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Seventh pay commission: IAS versus non-IAS turf war divides panel

india Updated: Nov 20, 2015 00:51 IST
HT Correspondent
HT Correspondent
Hindustan Times
Seventh Pay Commission

Finance minister Arun Jaitley receives the report of seventh pay commission from its chairman justice AK Mathur in New Delhi. (PTI)

The much-envied Indian Administrative Service (IAS) may not be able to retain its edge vis-a-vis the police and forest service any longer. But the battle has divided the pay commission too.

The panel chairman Justice AK Mathur has backed parity between IAS and the two other All India Services, Indian Police Service and Indian Forest Services, a second member, Prof Rathin Roy, wanted to abolish the practice of giving any edge for any civil service while a third member, Vivek Rae — a retired IAS officer — insisted the special treatment for the IAS continues.

Speculation that the panel intended to push for bridging the divide between the IAS and other civil services including the police had already provoked a social media spar even before the report was submitted.

It is a battle that is expected to escalate over the next few weeks, and months, before the government takes a final call.

Government officers said one of the reasons that non-IAS officers had been able to convince the pay commission had a lot to do with the unity between all non-IAS associations which spoke in one voice.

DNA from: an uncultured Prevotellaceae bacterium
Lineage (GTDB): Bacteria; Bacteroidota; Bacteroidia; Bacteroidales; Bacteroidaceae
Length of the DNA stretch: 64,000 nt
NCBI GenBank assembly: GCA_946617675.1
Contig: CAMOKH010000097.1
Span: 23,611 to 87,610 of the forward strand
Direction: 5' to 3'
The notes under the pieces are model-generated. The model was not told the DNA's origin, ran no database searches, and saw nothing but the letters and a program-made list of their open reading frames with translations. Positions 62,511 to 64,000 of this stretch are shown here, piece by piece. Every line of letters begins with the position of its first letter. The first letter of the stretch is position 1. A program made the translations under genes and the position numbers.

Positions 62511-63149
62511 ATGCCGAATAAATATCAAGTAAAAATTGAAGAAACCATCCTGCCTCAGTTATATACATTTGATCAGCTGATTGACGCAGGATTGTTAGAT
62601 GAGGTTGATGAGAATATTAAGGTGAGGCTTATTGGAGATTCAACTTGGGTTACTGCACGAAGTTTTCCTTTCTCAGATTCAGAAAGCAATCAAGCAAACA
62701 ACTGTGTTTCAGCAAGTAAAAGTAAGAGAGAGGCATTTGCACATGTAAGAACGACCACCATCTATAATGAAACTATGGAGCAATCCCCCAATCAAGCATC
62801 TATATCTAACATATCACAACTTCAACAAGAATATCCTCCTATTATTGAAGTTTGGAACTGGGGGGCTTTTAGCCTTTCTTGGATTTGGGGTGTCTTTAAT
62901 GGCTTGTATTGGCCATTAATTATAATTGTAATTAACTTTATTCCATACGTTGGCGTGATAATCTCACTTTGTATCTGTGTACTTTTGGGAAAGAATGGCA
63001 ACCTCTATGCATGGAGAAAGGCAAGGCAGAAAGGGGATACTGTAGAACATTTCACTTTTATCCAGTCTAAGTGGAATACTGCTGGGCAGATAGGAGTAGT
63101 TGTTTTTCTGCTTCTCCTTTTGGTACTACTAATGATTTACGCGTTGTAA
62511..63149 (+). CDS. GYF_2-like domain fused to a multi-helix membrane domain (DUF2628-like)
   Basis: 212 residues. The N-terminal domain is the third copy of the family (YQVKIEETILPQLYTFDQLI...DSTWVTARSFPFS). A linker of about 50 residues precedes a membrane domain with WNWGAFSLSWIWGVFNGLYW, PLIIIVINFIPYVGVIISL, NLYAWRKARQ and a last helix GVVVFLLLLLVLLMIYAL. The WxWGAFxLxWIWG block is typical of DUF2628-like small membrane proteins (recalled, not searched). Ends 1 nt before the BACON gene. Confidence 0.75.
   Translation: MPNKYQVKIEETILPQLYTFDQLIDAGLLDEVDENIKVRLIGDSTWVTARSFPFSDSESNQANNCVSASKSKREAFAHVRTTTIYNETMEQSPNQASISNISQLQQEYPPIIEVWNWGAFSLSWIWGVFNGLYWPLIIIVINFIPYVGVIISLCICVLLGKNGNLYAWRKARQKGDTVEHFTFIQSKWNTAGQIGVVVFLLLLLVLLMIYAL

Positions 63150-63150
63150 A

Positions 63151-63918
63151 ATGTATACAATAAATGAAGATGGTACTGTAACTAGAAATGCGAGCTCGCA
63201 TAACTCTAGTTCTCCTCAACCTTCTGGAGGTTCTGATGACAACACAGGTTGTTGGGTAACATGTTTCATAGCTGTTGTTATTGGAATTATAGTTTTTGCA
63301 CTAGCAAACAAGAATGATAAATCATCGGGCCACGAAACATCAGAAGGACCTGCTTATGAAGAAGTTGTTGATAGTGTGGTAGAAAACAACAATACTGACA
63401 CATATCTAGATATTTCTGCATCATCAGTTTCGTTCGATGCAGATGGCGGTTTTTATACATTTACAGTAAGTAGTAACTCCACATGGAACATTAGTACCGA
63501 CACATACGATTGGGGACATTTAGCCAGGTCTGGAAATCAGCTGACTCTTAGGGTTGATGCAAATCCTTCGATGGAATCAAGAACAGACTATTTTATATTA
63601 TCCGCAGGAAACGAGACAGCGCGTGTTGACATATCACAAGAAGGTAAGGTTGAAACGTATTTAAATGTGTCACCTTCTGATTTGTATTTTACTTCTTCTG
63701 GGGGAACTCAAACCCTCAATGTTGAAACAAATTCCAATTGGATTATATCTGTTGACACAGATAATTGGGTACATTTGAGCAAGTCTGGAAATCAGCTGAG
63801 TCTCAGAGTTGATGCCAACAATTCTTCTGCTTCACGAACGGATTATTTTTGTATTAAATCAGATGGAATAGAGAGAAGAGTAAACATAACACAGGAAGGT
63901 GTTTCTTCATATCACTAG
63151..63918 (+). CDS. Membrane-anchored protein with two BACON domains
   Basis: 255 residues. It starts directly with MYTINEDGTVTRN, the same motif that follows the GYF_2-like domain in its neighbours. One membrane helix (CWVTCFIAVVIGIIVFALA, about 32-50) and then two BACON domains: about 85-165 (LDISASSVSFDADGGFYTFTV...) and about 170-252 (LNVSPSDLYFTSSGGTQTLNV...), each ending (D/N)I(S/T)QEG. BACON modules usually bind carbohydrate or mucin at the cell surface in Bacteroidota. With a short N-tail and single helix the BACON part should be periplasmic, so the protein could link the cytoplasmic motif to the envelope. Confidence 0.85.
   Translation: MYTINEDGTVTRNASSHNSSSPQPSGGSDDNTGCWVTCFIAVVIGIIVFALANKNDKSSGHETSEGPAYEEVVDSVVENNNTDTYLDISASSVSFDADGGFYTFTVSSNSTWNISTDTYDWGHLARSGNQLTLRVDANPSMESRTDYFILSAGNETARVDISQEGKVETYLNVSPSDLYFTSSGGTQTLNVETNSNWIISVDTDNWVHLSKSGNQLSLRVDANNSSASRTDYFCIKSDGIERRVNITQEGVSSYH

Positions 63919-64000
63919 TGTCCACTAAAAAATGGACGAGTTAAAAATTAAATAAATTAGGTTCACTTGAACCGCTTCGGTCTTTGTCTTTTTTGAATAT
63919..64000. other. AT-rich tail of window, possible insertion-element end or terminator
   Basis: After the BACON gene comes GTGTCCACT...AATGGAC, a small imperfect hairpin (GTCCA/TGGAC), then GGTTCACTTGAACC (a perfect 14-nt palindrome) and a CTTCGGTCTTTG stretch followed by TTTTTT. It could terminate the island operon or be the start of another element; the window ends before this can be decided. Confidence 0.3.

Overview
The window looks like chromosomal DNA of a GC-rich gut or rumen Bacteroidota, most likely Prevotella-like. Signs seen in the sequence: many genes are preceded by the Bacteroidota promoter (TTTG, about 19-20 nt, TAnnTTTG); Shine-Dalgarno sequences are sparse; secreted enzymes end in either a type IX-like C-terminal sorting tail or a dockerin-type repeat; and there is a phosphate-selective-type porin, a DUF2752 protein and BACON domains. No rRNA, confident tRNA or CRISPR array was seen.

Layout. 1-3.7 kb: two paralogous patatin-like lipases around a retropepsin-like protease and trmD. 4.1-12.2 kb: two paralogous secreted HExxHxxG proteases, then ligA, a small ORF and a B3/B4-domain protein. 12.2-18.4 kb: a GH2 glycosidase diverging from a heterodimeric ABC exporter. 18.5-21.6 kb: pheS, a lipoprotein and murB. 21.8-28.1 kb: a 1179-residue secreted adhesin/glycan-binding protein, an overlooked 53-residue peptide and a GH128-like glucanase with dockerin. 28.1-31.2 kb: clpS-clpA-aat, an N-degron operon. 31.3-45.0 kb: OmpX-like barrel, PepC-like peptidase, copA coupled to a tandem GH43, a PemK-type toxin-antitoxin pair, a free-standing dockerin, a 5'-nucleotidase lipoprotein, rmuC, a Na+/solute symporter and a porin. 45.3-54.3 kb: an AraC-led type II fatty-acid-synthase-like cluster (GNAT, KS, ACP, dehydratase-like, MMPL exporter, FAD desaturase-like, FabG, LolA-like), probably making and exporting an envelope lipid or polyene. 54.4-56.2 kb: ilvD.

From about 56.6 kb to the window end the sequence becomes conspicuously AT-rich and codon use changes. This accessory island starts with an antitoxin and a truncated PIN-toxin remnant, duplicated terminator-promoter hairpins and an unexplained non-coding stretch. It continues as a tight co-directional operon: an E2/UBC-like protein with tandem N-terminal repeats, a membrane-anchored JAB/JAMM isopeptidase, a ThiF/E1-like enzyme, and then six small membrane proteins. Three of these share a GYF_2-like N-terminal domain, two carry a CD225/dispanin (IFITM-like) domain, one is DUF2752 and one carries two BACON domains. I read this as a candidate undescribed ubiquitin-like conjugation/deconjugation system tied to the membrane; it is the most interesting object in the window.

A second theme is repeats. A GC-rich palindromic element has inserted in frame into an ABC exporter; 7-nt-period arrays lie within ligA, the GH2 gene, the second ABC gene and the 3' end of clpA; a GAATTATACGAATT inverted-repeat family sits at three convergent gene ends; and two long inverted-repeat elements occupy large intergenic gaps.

IPS Central Association’s secretary PV Rama Sastry hinted they wouldn’t let anything divide them. “We welcome the recommendations but the IPS association still believes that the organised Group A services and the three All India Services should be treated at par,” Sastry said.

IAS officers have managed to retain an advantage in career progression and compensation over their colleagues from other civil services on grounds that they had not only scored higher rank in the recruitment examination but also had a richer field experience.

As far as holding key positions in the central government is concerned, the majority view at the panel was that any officer with the requisite experience should be eligible to apply for any senior post once he, or she, cleared the initial screening.

Mathur said the main cause for resentment among services is that the IAS had arrogated to itself all power of governance and relegated all other services to secondary position.

“All posts covering majority of domains are today manned by IAS, be it technical or administrative, which is the main cause of grievance. It is time that government take a call that subject domain should be the criteria to man the posts and not a generalist,” he said.

Rae gave a dissent note on this point too, stressing that it was not the pay panel’s job to “suggest changes which dilute this pivotal role”.

“Any review of the foundations of the steel frame must be undertaken by a commission specially constituted for this purpose and cannot be undertaken by a pay commission”.